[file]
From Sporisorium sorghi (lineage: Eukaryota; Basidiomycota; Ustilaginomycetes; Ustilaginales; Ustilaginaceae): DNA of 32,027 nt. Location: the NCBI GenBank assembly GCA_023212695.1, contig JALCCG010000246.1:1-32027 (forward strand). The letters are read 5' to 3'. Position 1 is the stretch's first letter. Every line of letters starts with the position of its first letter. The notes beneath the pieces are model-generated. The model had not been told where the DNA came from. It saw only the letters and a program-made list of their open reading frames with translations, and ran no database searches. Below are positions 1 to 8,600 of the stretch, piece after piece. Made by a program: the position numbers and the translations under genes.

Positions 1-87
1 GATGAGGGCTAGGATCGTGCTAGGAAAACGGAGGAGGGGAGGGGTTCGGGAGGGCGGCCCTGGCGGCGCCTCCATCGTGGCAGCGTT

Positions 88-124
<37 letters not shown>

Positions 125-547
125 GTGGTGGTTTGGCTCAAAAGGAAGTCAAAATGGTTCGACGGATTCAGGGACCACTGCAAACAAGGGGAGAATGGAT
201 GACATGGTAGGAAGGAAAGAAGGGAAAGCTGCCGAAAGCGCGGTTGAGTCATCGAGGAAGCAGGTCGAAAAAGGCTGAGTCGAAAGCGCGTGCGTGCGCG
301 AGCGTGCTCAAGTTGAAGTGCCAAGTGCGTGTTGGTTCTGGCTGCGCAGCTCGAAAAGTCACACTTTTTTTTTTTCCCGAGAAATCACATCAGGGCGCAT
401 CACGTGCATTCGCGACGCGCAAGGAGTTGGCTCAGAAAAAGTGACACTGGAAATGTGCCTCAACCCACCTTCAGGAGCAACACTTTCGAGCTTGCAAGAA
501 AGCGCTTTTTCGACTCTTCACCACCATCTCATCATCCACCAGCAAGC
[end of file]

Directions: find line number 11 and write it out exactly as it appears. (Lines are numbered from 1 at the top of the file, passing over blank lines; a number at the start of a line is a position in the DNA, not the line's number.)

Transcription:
501 AGCGCTTTTTCGACTCTTCACCACCATCTCATCATCCACCAGCAAGC